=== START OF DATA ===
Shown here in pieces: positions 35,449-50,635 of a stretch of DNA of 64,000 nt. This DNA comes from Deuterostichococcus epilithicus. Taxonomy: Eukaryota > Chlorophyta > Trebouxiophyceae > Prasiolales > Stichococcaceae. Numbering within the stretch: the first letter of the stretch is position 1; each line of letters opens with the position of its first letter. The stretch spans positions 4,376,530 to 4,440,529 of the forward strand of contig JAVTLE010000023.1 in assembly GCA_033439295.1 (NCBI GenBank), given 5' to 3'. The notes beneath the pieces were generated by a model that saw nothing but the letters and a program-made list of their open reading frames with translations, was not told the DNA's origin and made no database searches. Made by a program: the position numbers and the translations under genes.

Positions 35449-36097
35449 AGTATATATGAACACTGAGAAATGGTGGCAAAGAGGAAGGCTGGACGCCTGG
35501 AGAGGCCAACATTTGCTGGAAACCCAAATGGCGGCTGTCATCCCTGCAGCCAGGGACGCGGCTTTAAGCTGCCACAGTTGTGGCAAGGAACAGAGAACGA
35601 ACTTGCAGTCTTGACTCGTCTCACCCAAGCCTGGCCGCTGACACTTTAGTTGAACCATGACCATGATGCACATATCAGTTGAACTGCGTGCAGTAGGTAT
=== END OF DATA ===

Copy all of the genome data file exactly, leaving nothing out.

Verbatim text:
Shown here in pieces: positions 35,449-50,635 of a stretch of DNA of 64,000 nt. This DNA comes from Deuterostichococcus epilithicus. Taxonomy: Eukaryota > Chlorophyta > Trebouxiophyceae > Prasiolales > Stichococcaceae. Numbering within the stretch: the first letter of the stretch is position 1; each line of letters opens with the position of its first letter. The stretch spans positions 4,376,530 to 4,440,529 of the forward strand of contig JAVTLE010000023.1 in assembly GCA_033439295.1 (NCBI GenBank), given 5' to 3'. The notes beneath the pieces were generated by a model that saw nothing but the letters and a program-made list of their open reading frames with translations, was not told the DNA's origin and made no database searches. Made by a program: the position numbers and the translations under genes.

Positions 35449-36097
35449 AGTATATATGAACACTGAGAAATGGTGGCAAAGAGGAAGGCTGGACGCCTGG
35501 AGAGGCCAACATTTGCTGGAAACCCAAATGGCGGCTGTCATCCCTGCAGCCAGGGACGCGGCTTTAAGCTGCCACAGTTGTGGCAAGGAACAGAGAACGA
35601 ACTTGCAGTCTTGACTCGTCTCACCCAAGCCTGGCCGCTGACACTTTAGTTGAACCATGACCATGATGCACATATCAGTTGAACTGCGTGCAGTAGGTAT